Now lets take a look at the HHOF defenceman from this time period:


PLAYER
FROM TO GP G A PTS CUPS GOLDS AWARDS
1980 2001 1612 410 1169 1579 1 2 7
1981 2001 1409 396 1135 1531 4 3 3
1982 2004 1416 340 934 1274 1 2 2
1981 2001 1615 287 929 1216 4 2 0
1974 1988 1060 310 742 1052 4 1 4
1988 2006 1205 247 781 1028 1 1 4
1973 1992 1384 208 750 958 6 2 3
1967 1979 657 270 645 915 2 1 17
1983 2004 1635 196 712 908 3 1 1
1969 1985 1113 213 683 896 0 1 1
1974 1990 1148 150 637 787 0 0 0
1980 1995 929 197 545 742 0 0 0
1969 1984 884 171 451 622 6 2 0
1967 1983 1040 106 333 439 7 2 2
1979 1993 994 51 278 329 1 0 2
1990 1998 546 36 192 228 2 10 0
(# OF PLAYERS = 16) AVERAGES =  1165 224 682 907 3 2 3
GP G A PTS CUPS GOLDS AWARDS
  • Average stat line for HHOF defencemen in this period is 224 goals and 907 points.
  • Defensive inductees won an average of 3 Stanley Cups, 2 gold medals, and 3 individual awards.
  • Only two defencemen (Borje Salming and Mark Howe) failed to win a Cup, medal, or award, but had strong numbers for their careers.
  • Lowest point total belongs to Slava Fetisov who joined the NHL when he was 31, but still won 2 Stanley Cups and 10 gold medals.
  • Of the 16 defenceman, 10 won a Norris Trophy, a good indicator for election.
It's fairly easy to see why these defencemen are in the HHOF, as even Salming and Howe have strong numbers despite not winning anything. Anything around those averages should get you in the conversation for the Hall. 

Now let's look at the six HHOF goalies from this era:


PLAYER
FROM TO GP W L T/O SO CUPS GOLDS AWARDS
1985 2003 1029 551 315 131 66 4 0 11
1989 2007 963 484 320 125 76 1 2 7
1969 1984 886 423 306 151 76 1 1 4
1982 2000 868 403 295 114 25 4 2 2
1972 1989 680 305 233 105 22 4 0 3
1971 1979 397 258 57 74 46 6 1 7
(# OF PLAYERS = 6) AVERAGES = 804 404 254 117 52 3 1 6
GP W L T SO CUPS GOLDS AWARDS
  • Average record of the HHOF goaltenders in this period is 404-254-117 with 52 shutouts.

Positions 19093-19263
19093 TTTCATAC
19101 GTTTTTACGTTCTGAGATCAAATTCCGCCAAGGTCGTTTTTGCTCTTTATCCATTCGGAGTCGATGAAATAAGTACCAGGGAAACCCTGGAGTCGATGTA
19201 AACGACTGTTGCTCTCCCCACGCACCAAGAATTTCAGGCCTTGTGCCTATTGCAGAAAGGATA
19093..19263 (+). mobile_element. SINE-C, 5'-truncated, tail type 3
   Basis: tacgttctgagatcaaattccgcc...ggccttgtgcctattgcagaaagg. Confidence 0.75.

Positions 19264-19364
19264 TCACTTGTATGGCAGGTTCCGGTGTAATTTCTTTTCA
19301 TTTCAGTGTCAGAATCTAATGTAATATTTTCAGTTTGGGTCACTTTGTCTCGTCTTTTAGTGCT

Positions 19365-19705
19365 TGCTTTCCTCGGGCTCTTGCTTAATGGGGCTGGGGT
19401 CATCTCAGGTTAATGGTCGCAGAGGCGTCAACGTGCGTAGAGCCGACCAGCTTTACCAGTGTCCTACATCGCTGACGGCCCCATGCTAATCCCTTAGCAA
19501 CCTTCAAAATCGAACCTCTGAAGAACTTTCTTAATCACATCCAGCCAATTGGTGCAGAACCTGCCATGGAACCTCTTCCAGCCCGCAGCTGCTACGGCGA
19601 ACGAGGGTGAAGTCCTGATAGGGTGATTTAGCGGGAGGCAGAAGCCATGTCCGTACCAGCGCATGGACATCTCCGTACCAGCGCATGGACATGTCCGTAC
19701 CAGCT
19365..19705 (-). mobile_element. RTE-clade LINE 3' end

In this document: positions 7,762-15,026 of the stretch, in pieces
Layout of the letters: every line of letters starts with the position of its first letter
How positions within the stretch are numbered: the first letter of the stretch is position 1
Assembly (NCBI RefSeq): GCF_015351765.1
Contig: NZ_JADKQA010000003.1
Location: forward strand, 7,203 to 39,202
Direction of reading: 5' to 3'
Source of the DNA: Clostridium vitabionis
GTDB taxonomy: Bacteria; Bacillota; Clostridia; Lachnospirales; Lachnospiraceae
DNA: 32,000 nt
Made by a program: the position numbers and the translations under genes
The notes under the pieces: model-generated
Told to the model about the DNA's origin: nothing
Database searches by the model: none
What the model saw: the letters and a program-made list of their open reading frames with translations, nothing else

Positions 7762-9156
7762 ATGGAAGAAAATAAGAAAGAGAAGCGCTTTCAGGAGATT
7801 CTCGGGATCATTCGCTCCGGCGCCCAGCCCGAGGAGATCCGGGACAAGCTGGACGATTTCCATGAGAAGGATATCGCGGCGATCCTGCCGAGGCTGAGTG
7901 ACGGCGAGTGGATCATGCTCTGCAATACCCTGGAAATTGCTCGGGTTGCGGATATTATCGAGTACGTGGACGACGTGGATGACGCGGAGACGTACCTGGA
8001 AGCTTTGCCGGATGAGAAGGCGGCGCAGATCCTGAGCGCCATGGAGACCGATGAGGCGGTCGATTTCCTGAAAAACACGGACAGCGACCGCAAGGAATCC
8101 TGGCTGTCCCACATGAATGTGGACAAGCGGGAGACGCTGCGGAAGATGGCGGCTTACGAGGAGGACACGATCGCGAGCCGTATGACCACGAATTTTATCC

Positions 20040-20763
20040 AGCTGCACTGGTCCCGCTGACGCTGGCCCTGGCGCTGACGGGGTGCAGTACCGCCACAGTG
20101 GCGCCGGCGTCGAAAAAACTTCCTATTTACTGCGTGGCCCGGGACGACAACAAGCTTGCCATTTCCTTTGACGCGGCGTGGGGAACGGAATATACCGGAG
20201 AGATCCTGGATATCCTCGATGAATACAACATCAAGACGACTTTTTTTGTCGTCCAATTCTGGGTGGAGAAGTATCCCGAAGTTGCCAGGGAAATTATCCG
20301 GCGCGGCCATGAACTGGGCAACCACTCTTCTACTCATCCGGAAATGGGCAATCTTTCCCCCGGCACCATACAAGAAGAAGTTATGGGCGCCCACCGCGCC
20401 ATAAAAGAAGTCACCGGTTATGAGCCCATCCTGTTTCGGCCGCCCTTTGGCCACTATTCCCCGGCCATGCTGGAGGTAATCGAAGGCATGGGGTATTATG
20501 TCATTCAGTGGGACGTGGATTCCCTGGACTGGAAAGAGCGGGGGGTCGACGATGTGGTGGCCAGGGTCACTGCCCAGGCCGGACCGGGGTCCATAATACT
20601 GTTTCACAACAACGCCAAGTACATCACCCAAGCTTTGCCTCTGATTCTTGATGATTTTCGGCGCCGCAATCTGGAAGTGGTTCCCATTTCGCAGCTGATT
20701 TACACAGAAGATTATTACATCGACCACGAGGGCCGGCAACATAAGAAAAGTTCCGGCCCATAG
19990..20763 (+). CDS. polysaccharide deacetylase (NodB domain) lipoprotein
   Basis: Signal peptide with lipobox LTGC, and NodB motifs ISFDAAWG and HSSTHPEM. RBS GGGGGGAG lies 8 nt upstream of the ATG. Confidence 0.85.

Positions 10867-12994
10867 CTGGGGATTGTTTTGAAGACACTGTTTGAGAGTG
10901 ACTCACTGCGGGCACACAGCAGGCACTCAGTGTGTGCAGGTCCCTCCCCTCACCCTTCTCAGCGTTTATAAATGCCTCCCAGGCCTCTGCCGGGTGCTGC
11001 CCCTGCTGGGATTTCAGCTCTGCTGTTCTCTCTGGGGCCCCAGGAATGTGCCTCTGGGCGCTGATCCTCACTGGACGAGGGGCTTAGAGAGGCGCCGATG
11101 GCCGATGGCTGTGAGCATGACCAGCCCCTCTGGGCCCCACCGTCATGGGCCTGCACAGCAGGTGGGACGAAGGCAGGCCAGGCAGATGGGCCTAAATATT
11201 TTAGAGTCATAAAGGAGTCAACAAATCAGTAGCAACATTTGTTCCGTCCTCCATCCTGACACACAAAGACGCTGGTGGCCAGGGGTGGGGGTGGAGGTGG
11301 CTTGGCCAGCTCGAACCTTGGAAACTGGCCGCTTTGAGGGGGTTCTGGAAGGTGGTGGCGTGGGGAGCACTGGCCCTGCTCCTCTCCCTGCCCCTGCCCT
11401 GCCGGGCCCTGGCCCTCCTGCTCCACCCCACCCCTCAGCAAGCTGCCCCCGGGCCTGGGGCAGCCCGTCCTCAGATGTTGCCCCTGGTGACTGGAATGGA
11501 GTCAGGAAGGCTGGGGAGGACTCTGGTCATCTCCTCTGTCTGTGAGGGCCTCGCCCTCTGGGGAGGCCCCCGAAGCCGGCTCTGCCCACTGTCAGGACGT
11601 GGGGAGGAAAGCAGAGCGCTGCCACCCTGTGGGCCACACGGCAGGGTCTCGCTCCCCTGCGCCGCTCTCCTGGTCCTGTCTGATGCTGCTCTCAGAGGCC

• All six goaltenders have won at least one Stanley Cup.
  • All six goaltenders have won at least one Vezina Trophy.
  • The fewest wins belong to Dryden (258) and Smith (305), but their trophy cases tell it all with a combined 10 Stanley Cups and 6 Vezina Trophies between them.
We'd say the benchmark for a HHOF goaltender in this era is having over 400 wins, 50 shutouts and having won at least the Stanley Cup and Vezina Trophy. Probably one of the most important things for a HHOF-seeking goaltender is to have some hardware as with so many great goaltenders you need something to separate the best from the rest.

Judging from the list of eligible players this year, we'd say that Joe Sakic and Brendan Shanahan are locks for 2012 induction, while Mats Sundin, Adam Oates, Dave Andreychuk, Curtis Joseph, and Phil Housley could all go in as well. Thanks to players like Cam Neely and Pat Lafontaine, there is hope for Pavel Bure and Eric Lindros to go in despite their limited number of games due to injuries. Regardless, this is going to be an excellent HHOF class, and that pattern will continue for many years.

3 comments:

  1. The thing I dislike about the HHOF is that there are too many "good" players in there. It should be reserved for "great". From this year, I'd like to see only Sakic and Shanahan go in. They're the only ones with the numbers and championships to back it up.

    The HHOF shouldn't be watered down with Dino Ciccarelli's and and Mark Howe's.

    ReplyDelete
  2. Great post.
    It just seems like players that were good, but didn't win anything are getting in to the Hall. Should be harder to get into.

    ReplyDelete
  3. Rod Langway in the Hall...
    What a joke

    ReplyDelete